BACKGROUND OF THE PROJECT
The high and rapidly increasing demand for maritime space for different purposes, such as installations for the production of energy from renewable sources, oil and gas exploration and exploitation, maritime shipping and fishing activities, ecosystem and biodiversity conservation, the extraction of raw materials, tourism, aquaculture installations and underwater cultural heritage, as well as the multiple pressures on coastal resources, require an integrated planning and management approach.
Maritime Spatial Planning (MSP) is an essential instrument for the efficient management of maritime activities. It ensures that any such activities are sustainable and in line with ecosystem approach to marine management.
The European Commission has adopted the MSP Directive (23 July 2014) which main purpose is to promote consistency and coherence of maritime spatial plans across marine regions. This emphasizes ongoing cooperation across borders and mechanisms that facilitate the exchange of best practices. Such cooperation is not easy to establish.
Compared to other European sea basins, MSP is already relatively well developed in the Baltic Sea region. HELCOM and VASAB are strong regional organisations with an interest in sustainable development, and the joint HELCOM-VASAB MSP working group has developed a regional set of MSP principles and adopted the Regional Baltic MSP Roadmap 2013-2020, which – among others – foresees to develop guidelines relating to MSP governance as well as regular reporting by countries on their MSP development.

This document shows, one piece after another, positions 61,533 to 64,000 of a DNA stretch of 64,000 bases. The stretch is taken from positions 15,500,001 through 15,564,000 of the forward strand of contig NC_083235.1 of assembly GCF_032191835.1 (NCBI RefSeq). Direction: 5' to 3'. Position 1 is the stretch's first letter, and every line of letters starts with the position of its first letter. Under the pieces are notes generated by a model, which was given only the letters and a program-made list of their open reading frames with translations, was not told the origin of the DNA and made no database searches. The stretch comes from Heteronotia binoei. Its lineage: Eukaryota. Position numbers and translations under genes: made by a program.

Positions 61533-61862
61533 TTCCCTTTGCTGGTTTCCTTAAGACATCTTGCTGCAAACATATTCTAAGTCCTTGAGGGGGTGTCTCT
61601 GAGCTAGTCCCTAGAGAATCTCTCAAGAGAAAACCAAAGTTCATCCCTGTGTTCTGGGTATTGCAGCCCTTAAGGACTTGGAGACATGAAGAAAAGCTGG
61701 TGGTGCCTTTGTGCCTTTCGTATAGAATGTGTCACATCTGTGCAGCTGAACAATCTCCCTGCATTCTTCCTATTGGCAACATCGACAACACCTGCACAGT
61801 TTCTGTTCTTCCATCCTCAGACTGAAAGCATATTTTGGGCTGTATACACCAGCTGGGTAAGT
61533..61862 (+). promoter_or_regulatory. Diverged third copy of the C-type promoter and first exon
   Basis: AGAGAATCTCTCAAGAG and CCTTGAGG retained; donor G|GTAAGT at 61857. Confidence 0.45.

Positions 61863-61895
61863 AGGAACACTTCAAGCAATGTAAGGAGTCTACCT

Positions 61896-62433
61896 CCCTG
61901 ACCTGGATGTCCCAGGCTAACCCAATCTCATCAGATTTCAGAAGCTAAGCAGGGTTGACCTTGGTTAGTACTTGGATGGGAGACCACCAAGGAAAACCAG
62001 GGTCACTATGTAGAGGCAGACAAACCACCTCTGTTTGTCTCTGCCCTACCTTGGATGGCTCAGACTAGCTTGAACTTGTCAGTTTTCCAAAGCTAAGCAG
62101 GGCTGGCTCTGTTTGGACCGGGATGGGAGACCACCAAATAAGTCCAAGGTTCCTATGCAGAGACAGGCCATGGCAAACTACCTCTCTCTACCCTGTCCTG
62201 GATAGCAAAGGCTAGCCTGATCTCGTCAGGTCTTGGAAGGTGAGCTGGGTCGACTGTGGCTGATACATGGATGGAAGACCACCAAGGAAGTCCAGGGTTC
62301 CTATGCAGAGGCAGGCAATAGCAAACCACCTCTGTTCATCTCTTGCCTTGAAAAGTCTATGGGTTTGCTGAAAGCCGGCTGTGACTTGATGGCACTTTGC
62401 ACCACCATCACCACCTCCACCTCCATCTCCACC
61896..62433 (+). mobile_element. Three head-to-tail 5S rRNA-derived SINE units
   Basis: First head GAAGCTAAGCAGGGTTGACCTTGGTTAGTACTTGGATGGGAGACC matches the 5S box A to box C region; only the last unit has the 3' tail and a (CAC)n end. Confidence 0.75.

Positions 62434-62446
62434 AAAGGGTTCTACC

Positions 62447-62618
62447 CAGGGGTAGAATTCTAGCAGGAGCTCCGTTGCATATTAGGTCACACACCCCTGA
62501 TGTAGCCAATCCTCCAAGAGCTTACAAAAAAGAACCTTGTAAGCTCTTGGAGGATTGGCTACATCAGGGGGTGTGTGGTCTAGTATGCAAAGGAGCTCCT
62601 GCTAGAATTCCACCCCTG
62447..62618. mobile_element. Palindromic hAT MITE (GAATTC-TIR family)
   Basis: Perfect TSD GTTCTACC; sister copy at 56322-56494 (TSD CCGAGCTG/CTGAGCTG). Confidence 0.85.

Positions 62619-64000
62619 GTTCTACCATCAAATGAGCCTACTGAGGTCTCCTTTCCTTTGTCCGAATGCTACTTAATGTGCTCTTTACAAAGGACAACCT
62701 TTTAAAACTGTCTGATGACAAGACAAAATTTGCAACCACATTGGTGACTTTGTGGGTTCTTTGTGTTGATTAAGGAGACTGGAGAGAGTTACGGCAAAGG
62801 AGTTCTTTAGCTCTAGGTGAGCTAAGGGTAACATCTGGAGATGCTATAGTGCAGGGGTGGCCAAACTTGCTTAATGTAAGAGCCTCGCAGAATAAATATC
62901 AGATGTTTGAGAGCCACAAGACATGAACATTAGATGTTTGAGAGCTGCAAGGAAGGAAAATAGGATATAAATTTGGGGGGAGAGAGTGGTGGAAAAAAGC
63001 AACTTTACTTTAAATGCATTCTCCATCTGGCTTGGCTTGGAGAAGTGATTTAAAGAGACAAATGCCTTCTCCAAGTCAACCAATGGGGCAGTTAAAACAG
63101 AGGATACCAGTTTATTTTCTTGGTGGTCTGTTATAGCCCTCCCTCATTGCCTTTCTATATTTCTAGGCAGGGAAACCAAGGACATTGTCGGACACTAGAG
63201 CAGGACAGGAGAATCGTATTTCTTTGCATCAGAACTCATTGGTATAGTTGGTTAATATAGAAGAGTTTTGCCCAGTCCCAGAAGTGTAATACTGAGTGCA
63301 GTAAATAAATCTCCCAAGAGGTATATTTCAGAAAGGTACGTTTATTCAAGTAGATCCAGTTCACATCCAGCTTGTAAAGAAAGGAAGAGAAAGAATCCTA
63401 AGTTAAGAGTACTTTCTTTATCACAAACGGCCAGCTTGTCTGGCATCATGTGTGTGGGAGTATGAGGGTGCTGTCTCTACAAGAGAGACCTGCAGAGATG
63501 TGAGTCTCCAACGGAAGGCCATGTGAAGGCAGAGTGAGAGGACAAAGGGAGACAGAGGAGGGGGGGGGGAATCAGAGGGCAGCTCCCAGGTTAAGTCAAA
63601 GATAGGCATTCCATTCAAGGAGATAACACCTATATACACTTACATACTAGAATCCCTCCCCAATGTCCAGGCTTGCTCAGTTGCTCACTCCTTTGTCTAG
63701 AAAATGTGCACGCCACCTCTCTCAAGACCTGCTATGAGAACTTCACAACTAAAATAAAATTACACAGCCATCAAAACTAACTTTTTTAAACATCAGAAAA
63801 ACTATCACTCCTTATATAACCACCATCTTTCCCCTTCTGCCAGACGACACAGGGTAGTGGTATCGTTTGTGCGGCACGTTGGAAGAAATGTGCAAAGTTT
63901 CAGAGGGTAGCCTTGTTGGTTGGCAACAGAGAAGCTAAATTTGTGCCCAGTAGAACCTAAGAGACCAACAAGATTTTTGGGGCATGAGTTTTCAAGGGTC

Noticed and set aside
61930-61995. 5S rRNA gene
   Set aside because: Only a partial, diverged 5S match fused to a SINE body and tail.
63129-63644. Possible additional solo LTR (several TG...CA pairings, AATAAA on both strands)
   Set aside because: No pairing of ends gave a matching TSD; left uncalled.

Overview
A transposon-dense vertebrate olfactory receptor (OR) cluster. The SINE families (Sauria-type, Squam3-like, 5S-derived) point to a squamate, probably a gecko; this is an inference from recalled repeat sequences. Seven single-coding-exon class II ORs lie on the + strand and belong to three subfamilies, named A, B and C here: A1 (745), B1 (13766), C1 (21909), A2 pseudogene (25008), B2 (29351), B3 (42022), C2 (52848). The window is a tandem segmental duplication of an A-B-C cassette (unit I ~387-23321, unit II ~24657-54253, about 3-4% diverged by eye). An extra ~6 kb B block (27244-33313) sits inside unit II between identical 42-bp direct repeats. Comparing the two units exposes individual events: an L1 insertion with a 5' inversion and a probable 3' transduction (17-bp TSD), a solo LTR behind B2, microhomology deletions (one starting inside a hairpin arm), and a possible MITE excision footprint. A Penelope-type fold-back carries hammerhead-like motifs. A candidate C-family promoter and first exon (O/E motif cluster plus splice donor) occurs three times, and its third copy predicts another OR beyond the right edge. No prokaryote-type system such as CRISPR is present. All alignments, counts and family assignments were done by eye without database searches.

Maritime Spatial Planning is also a horizontal action of the EU Strategy for the Baltic Sea region, and drawing up and application of transboundary, ecosystem based maritime spatial plans by 2020 has been identified as a target for the Strategy.
2,6 million EUR for two years period until March 2017
Project Manager and Coordinator
Swedish Agency for Marine and Water Management
Tel : 0046 (0)10 698 6229
Mobile : 0046 (0)703 662529
Mobile : 00371 286 25489
Swedish Agency for Marine and Water Management
Tel : 0046 (0)10 698 60 52
Mobil : 0046 (0)76-538 60 52
The project has been named as Flagship project of the EU Strategy for the Baltic Sea Region as together with the activities planned to be realized it also helps to implement the Baltic Regional MSP Roadmap 2013-2020, especially with regard to guidelines on the ecosystem approach within MSP, transboundary consultation and cooperation as well as stakeholder participation
10 project partners are involved in the project also engaging 3 associated partners all together being represented by 8 countries around the Baltic Sea
GOAL OF THE PROJECT
The main goal of this cooperation is to come up with common solutions of the cross-border maritime planning leading to greater alignment of national plans. That type of cooperation was never been executed before; thus, it is a unique exercise to challenge countries involved, learn from the gained experience and transfer the knowledge beyond the project and region.
- THE TASKS
- SWB CASE
- CB CASE
- BEST PRACTICES AND LESSONS LEARNED
- EXPECTED RESULTS